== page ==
Vegan Diet May Be the Key to Winning the ‘War on Cancer’, Studies Find

Vegan Diet May Be the Key to Winning the 'War on Cancer', Studies Find

Renowned researcher and author of the bestselling 2005 book, The China Study,” T. Colin Campbell, PhD, says the war on cancer “has failed,” in large part because of a collective misunderstanding about the nature of the disease. Campbell, known for his commitment to a plant-based vegan diet, details his findings in six peer-reviewed articles.

“The link between nutrition and cancer is not new, just ignored for a very long time,” The Cornell University Professor Emeritus in Nutritional Biochemistry said in a statement. “It is well past time that we go back to the basics in understanding this disease, both its causation and its treatment.”

Vegan Diet May Be the Key to Winning the 'War on Cancer', Studies Find

The cause, Campbell explains, is largely diet related. While there are exceptions, of course, Campbell notes that an increased consumption of fresh fruits and vegetables and reduced intake of animal products play a significant role in one’s health and the reduced risk of disease. Campbell points back to 1809, to William Lambe, a Fellow of the Royal College of Physicians in London, who noted the relationship between a poor diet and the prevalence of disease. Campbell also highlights a 1937 paper produced by the American Cancer Society founder, Frederick Hoffman, that also noted a correlation between diet and cancer, notably “too heavy intake of protein and a corresponding excess in sugar.”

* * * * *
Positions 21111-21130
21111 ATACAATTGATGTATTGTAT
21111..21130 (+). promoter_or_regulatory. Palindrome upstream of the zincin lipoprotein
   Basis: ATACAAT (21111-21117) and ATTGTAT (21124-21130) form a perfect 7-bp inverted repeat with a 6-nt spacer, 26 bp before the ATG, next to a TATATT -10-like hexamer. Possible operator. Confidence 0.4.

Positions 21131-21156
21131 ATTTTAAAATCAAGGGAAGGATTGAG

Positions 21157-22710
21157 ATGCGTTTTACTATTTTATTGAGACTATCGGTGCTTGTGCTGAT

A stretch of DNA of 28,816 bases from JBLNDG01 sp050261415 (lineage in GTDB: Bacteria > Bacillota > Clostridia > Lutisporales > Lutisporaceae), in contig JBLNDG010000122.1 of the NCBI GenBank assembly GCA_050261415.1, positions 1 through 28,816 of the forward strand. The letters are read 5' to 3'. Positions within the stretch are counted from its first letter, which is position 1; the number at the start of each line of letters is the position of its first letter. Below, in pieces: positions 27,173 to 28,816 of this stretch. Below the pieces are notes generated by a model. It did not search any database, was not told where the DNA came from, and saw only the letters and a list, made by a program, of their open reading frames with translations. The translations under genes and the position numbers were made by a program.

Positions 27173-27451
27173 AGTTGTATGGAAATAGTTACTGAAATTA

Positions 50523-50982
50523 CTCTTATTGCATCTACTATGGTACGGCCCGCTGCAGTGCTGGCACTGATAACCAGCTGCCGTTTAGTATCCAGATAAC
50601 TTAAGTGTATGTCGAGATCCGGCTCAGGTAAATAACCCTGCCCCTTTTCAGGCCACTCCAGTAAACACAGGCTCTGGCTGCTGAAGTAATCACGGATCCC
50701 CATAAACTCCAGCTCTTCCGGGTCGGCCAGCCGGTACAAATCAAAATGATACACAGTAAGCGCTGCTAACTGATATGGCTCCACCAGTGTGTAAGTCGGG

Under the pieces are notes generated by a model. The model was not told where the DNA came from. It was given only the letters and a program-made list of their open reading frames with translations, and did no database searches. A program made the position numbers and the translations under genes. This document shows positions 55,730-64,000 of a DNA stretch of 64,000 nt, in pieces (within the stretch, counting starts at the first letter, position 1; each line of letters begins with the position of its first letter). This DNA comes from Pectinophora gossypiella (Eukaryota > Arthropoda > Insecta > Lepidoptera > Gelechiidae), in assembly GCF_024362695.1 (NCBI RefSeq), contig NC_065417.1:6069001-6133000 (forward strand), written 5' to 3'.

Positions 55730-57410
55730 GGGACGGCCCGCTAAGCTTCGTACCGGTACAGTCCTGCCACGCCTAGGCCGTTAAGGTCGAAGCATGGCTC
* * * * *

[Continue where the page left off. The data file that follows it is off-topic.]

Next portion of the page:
“I wrote these manuscripts in an attempt to clarify the confusion surrounding nutrition as a science, especially as it relates to the whole food, plant-based dietary lifestyle,” Campbell wrote on his website. “I am especially interested in bringing the discussion of the supporting evidence for this dietary lifestyle to a higher level, based on its fundamental science.”

Campbell says that what he finds “most disturbing” is the “very poor understanding of the science of nutrition which causes, in turn, enormous confusion, both for public and professional communities (experimental research and medical practice),” he wrote. “The consumer becomes the victim and this confusion exists both among those who advocate for and those who oppose the promised health benefits of the whole food, plant-based diet.”

Read Dr. Campbell’s research here.